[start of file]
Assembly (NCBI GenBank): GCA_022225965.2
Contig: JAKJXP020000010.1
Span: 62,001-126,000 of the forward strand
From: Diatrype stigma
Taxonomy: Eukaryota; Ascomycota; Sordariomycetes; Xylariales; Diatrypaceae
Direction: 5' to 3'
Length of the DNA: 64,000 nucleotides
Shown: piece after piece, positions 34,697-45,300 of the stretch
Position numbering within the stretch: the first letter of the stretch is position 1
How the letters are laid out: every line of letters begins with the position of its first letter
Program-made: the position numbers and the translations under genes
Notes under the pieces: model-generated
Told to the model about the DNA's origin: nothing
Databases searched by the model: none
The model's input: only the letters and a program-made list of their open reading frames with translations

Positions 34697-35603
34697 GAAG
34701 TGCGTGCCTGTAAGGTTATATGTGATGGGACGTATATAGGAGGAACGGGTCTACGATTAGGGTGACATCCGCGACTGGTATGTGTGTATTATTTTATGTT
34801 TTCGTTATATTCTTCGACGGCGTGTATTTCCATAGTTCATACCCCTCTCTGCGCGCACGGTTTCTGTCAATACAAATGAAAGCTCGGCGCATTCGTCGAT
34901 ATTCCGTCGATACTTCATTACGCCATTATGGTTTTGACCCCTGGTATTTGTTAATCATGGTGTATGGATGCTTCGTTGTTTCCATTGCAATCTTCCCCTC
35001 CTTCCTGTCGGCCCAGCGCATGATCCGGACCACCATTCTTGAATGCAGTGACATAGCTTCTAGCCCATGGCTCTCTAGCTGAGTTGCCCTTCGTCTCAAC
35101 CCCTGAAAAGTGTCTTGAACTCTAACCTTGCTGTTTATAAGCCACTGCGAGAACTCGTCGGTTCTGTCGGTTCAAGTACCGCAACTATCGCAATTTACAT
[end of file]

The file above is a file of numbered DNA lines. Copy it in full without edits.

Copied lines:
Assembly (NCBI GenBank): GCA_022225965.2
Contig: JAKJXP020000010.1
Span: 62,001-126,000 of the forward strand
From: Diatrype stigma
Taxonomy: Eukaryota; Ascomycota; Sordariomycetes; Xylariales; Diatrypaceae
Direction: 5' to 3'
Length of the DNA: 64,000 nucleotides
Shown: piece after piece, positions 34,697-45,300 of the stretch
Position numbering within the stretch: the first letter of the stretch is position 1
How the letters are laid out: every line of letters begins with the position of its first letter
Program-made: the position numbers and the translations under genes
Notes under the pieces: model-generated
Told to the model about the DNA's origin: nothing
Databases searched by the model: none
The model's input: only the letters and a program-made list of their open reading frames with translations

Positions 34697-35603
34697 GAAG
34701 TGCGTGCCTGTAAGGTTATATGTGATGGGACGTATATAGGAGGAACGGGTCTACGATTAGGGTGACATCCGCGACTGGTATGTGTGTATTATTTTATGTT
34801 TTCGTTATATTCTTCGACGGCGTGTATTTCCATAGTTCATACCCCTCTCTGCGCGCACGGTTTCTGTCAATACAAATGAAAGCTCGGCGCATTCGTCGAT
34901 ATTCCGTCGATACTTCATTACGCCATTATGGTTTTGACCCCTGGTATTTGTTAATCATGGTGTATGGATGCTTCGTTGTTTCCATTGCAATCTTCCCCTC
35001 CTTCCTGTCGGCCCAGCGCATGATCCGGACCACCATTCTTGAATGCAGTGACATAGCTTCTAGCCCATGGCTCTCTAGCTGAGTTGCCCTTCGTCTCAAC
35101 CCCTGAAAAGTGTCTTGAACTCTAACCTTGCTGTTTATAAGCCACTGCGAGAACTCGTCGGTTCTGTCGGTTCAAGTACCGCAACTATCGCAATTTACAT